FOXBORO -- The Patriots will try to go to 2-0 when they meet the Cardinals Sunday afternoon at Gillette Stadium. In 2012 debut edition of “Scout’s Take,” one NFC scout who has broken down film on both the Patriots and the Cardinals takes a look at some of the points of emphasis for New England heading into this weekend’s game. (Per usual, we have the scout’s statements in italics, with our notes underneath.)
“The quick passing game and use of the tight ends should be the primary plan of attack for the New England offense against Arizona. The Cards have the ability to get some pressure on the quarterback with Darnell Dockett and Calais Campbell, and will show a variety of different looks. However, the Patriots’ tight ends are a mismatch on Arizona’s outside linebackers -- they can run with Aaron Hernandez and Rob Gronkowski, but they’re smaller and can be outphysicaled. Strong safety Adrian Wilson has the size to match up with the tight ends, but lacks speed.”
Because of Arizona’s ability to put pressure on the quarterback, look for Brady and the Patriots’ passing game to emphasize quick and intermediate shots as opposed to going deep downfield. The New England offensive line will be tested this week trying to hold up against Dockett and Campbell -- and don’t forget old friend Paris Lenon. The inside linebacker, who had a cup of coffee with the Patriots in 2009 -- had two sacks in the regular-season opener against the Seahawks. However, New England will likely be able to physically exploit the matchups with Arizona’s outside linebackers, and while the 6-foot-3, 230-pound Wilson is maybe the one guy in the secondary with the size necessary to contend with Gronkowski or Hernandez if left alone in single coverage, he doesn’t have the quickness to stick with either one of them in the open field.
“The Patriots may be able to get a few double-move shots on whoever is the corner lined up opposite of Patrick Peterson.”
When the Patriots do throw, expect them to stay away from Peterson. Across the board, the Patriots were extremely complimentary of Peterson and what he brings to the field, both as a returner and as a cornerback. As a defender, he’s become one of the best corners in the league -- our friends at Pro Football Focus graded him at +3.0 in pass coverage in the season opener against Seattle. (That’s tied for fifth best in the league with Darrelle Revis.) In the opener, William Gay was the right corner, who graded out at -1.0 overall for Week One. If Gay is at RCB again on Sunday, look for the Patriots to try and exploit that matchup.
“It will be a little tougher for the Patriots to run on the Arizona defense than it was against Tennessee. The Cardinals are stout up front. The Patriots still have to run the ball to create looks they want in the passing game. New England needs to get the Arizona safeties down in the box -- if you can do that, you’ll get some favorable matchups downfield.”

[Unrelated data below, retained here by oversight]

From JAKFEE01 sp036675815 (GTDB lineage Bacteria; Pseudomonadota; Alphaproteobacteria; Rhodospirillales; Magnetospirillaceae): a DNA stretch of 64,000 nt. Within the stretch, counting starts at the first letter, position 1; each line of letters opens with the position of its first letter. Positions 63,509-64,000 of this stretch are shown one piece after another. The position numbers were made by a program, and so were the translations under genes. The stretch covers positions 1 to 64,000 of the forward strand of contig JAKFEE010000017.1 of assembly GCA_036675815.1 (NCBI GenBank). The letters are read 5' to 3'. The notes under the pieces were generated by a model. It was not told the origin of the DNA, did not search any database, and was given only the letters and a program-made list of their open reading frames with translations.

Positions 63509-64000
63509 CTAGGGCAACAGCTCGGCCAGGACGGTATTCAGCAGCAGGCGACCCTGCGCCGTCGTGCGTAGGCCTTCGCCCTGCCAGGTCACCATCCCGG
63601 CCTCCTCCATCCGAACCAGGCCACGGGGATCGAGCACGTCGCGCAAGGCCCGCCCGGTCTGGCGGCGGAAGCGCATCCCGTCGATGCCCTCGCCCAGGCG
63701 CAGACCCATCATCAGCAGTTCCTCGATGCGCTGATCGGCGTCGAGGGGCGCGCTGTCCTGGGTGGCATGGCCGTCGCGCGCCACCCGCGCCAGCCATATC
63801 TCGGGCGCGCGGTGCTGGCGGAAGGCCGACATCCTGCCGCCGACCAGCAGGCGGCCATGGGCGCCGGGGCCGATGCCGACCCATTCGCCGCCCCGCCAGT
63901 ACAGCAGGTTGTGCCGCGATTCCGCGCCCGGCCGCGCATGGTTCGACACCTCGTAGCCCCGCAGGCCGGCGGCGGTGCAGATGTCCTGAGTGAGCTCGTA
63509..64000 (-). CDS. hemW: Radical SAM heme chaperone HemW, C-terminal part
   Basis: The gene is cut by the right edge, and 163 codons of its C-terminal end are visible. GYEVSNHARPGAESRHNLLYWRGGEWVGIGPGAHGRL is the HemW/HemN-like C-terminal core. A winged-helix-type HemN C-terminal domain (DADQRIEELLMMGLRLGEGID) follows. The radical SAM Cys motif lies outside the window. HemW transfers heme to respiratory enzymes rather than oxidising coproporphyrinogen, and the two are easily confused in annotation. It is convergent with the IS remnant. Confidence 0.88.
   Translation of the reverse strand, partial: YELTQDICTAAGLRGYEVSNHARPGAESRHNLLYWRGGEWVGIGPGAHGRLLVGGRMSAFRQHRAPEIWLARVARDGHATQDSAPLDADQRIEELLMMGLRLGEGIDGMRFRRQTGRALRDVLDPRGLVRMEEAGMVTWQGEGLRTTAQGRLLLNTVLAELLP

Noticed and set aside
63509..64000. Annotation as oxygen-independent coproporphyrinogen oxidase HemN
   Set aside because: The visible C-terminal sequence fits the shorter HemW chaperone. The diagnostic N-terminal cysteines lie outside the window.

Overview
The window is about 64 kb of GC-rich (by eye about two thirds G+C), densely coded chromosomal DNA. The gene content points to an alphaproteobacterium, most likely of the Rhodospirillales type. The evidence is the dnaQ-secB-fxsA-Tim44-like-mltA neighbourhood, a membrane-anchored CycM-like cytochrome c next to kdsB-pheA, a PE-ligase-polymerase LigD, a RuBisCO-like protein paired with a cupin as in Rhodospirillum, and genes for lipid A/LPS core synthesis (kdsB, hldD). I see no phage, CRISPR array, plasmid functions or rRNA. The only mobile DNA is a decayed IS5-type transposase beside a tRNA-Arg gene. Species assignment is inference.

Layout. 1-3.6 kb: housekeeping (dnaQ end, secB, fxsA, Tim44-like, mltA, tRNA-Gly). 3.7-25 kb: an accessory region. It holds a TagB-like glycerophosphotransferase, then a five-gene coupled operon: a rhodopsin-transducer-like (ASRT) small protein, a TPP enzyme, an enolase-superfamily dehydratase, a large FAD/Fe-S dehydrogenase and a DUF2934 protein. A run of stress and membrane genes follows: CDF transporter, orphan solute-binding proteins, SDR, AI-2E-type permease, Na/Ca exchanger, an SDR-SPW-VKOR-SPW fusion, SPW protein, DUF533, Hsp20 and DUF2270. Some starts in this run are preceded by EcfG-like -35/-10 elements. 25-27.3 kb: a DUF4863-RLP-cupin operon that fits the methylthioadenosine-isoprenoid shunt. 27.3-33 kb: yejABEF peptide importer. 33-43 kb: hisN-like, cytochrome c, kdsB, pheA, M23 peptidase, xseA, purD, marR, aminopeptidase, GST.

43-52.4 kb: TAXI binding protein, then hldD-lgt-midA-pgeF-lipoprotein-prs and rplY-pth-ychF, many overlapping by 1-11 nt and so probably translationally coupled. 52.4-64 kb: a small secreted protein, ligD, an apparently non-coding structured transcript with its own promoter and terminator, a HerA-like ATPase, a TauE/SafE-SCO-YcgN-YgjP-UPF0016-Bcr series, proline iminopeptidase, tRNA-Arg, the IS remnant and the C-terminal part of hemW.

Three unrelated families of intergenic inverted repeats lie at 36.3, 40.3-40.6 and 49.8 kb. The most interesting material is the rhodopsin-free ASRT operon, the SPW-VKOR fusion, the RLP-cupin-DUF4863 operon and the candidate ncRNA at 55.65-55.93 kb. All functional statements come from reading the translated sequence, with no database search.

The Patriots were able to run wild in the regular-season opener against the Titans: Stevan Ridley had a career-best 125 rushing yards, and New England finished with 162 yards as a team and an astounding 4.6 yards per carry average. That probably won’t be the case Sunday against the Cardinals, who have a better run defense than Tennessee. Not only is the Cards’ defensive front better, they also have a quality linebacker in Daryl Washington. He had nine tackles last week against the Seahawks, and according to PFF, graded out as Arizona’s second best defender against the run against Seattle. (In run defense, Washington trailed only Dockett, +4.5 to +3.4, and seven of his nine tackles were classified by PFF as “stops,” meaning they were tackles which constituted an “offensive failure.”) However, like any game plan, good complementary football -- in this case, using the run to set up the pass -- should pay off for the Patriots.
“The Patriots should double Larry Fitzgerald and try to contain him. At the same time, they have to understand that it doesn’t matter what defense he’s facing or who is throwing him the ball, he’s going to get his plays. New England must limit his productivity by taking him away with combination coverage -- something other teams have utilized in the past with great success -- and making quarterback Kevin Kolb go to second and third options in the passing game. Take away their No. 1 wide receiver, and Kolb begins to get happy feet, and that will limit his effectiveness.”
The primary key for the New England defense will be keeping Larry Fitzgerald in check. The wide receiver was celebrated throughout Foxboro this week as someone who could eventually be the best of all time -- he’s certainly one of the best pass-catchers the Patriots have faced over the last decade. As our scout says, look for New England to try and double up on Fitzgerald. (For what it’s worth, the Patriots rarely play man, preferring instead to deploy their corners on either one side or another. That would likely mean New England would offer guaranteed safety help over the top on whatever side Fitzgerald was located.) If New England is able to bottle up Fitzgerald, Kolb will look for receivers Early Doucet and Andre Roberts or veteran tight end Todd Heap. Make Kolb look to his other options, and he starts to get jumpy. Then, the Patriots will have won a major schematic battle.